May 29, 2024

Black Entrepreneur History

#1 Source for Black Entrepreneur History

Charlotte Amanda Bass

Charlotta Amanda Bass – 1st Black Woman Nominated as VP in the USA

Once upon a time in Black Entrepreneur History, there lived an African American female newspaper publisher, writer and civil rights activist named Charlotta Amanda Bass.

She was also the first African American female to run/nominated on a Progressive ticket to become Vice President of the USA.

She is known for her tremendous civil rights work as the owner and editor of The California Eagle from 1912 to 1951, which was the largest African American paper on the West Coast in the early to mid 1900s, based out of California. It was through this newspaper that Charlotta Amanda Bass fought against employment discrimination, demeaning depictions of black people in film and media as well as police brutality and housing discrimination.

Bass took charge and ownership of the paper when the African American founder of The California Eagle, John J. Neimore, passed away. He left her as his successor.

Going into herstory, born in Sumter, South Carolina on February 2, 1874, Charlotta A. Bass was the daughter of Hiram, a brick mason, and Kale Spears, a housekeeper. She was the 6th of 11 children.

She received her education from Pembroke State College, Columbia University and the University of California.

Before becoming owner and newspaper publisher of The California Eagle, she started off selling subscriptions for the publication. Her activism grew for black people while working at the paper. This is also where she met her husband, also a writer and activist, Joseph Bass.

After becoming owner and because of her strong stance in The California Eagle publication along with her own weekly column “On the Sidewalk”, Bass became a target for hate from white supremacist group, the KKK. She received death threats from them, especially after publishing a letter written by a KKK leader that aimed to kill black leaders.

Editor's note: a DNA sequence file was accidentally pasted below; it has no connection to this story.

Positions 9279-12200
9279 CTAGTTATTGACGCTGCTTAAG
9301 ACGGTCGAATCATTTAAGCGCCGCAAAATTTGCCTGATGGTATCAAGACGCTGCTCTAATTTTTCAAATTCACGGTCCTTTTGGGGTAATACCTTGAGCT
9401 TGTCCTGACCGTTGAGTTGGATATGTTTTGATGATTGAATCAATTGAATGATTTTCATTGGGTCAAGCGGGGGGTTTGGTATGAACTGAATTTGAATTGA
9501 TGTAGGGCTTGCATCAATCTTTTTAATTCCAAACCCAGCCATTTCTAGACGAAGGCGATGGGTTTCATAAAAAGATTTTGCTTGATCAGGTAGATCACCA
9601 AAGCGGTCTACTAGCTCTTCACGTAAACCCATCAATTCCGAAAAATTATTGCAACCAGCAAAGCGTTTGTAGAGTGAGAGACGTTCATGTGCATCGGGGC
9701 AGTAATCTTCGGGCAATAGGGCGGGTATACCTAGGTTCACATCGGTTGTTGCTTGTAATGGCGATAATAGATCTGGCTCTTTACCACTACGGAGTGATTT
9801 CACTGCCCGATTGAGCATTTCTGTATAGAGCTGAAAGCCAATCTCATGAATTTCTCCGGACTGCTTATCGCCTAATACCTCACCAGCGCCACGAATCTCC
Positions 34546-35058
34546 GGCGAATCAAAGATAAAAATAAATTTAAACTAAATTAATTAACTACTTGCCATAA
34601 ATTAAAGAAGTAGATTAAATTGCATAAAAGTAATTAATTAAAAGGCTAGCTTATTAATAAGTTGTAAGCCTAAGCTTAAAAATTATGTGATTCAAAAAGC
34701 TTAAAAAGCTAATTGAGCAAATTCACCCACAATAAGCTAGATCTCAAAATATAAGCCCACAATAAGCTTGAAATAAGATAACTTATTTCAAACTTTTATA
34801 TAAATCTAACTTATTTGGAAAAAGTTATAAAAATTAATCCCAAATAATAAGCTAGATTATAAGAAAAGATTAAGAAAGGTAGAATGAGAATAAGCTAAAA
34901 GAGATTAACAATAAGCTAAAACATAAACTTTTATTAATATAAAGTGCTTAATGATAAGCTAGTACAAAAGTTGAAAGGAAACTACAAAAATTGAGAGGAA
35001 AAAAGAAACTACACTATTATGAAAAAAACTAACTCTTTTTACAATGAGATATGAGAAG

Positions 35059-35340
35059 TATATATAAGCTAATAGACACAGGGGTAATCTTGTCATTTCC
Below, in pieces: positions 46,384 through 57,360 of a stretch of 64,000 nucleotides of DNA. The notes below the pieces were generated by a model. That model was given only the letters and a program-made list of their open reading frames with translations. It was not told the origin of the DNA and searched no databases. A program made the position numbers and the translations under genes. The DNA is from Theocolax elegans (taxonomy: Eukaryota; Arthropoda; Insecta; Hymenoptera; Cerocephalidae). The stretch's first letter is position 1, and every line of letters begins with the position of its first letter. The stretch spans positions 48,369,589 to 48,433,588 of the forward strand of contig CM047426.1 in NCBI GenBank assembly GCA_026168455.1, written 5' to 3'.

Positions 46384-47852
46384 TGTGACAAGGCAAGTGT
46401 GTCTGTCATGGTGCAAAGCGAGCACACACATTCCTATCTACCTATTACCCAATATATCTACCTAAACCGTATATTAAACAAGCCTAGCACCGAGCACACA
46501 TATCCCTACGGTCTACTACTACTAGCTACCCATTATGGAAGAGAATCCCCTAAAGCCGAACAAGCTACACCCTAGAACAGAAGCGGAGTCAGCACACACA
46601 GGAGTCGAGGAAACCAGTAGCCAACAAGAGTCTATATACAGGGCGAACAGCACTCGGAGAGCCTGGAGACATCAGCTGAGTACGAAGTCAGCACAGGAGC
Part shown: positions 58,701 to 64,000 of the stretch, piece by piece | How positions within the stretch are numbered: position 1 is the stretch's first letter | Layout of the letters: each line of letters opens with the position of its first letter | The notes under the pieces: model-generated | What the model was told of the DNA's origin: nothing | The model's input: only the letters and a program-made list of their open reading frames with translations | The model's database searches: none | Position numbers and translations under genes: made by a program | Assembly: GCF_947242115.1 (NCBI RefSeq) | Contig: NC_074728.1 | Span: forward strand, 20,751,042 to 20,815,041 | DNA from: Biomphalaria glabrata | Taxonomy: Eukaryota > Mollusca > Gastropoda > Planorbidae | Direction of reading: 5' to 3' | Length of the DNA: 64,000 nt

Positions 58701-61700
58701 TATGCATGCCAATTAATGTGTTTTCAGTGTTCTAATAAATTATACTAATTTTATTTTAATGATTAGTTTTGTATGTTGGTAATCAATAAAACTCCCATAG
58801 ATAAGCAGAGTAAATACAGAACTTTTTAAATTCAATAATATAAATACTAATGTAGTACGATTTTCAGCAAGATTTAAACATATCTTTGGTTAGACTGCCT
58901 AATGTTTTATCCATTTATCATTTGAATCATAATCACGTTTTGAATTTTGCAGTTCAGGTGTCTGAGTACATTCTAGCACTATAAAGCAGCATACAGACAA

Bass fought back herself, at times with her own weapon – a gun. She never fired it, but when confronted by multiple Klansmen, she threatened to use it which saved her life.

The US government halted an attempt by the postal service to revoke her mailing permit in order to stop her publication from reaching masses in 1943.

Nothing could stop Charlotta Amanda Bass, even after her husband passed away. Her activism continued in the face of much danger. The FBI falsely classified her as a communist and threat to national security. It was this same government that was allowing for the discrimination and threats against black people to continue.

She finally decided to run for political office, and ended up becoming the 1st African American woman nominated on a Progressive ticket for Vice President of the United States of America. According to the Associated Press, Name Card Index to AP Stories, 1905-1990:

  • “She is Progressive party nominee for Vice President
  • “Nominated for V-P of Progressive Party Ticket”
  • Running for Vice Presidency on Progressive ticket
  • Progressive Party complains of airwave discrimination

Not only was she the 1st in that area, but also the 1st African American to sit on any jury in the city of Los Angeles.

At the end of her life and retirement from The California Eagle, she continued her activism with the youth in her community, providing books from her garage which she converted into a library.

On April 12, 1969, a widowed Charlotta Bass passed away from a cerebral hemorrhage. She is buried in Los Angeles, California at Evergreen Cemetery.

Little Known Fact about Charlotte Amanda Bass

On the 1880s United States Federal Census, Bass and her entire family of siblings and parents were listed as Mulatto (biracial). By the 1900s census, they were listed as black.

Sources: Ancestry, PBS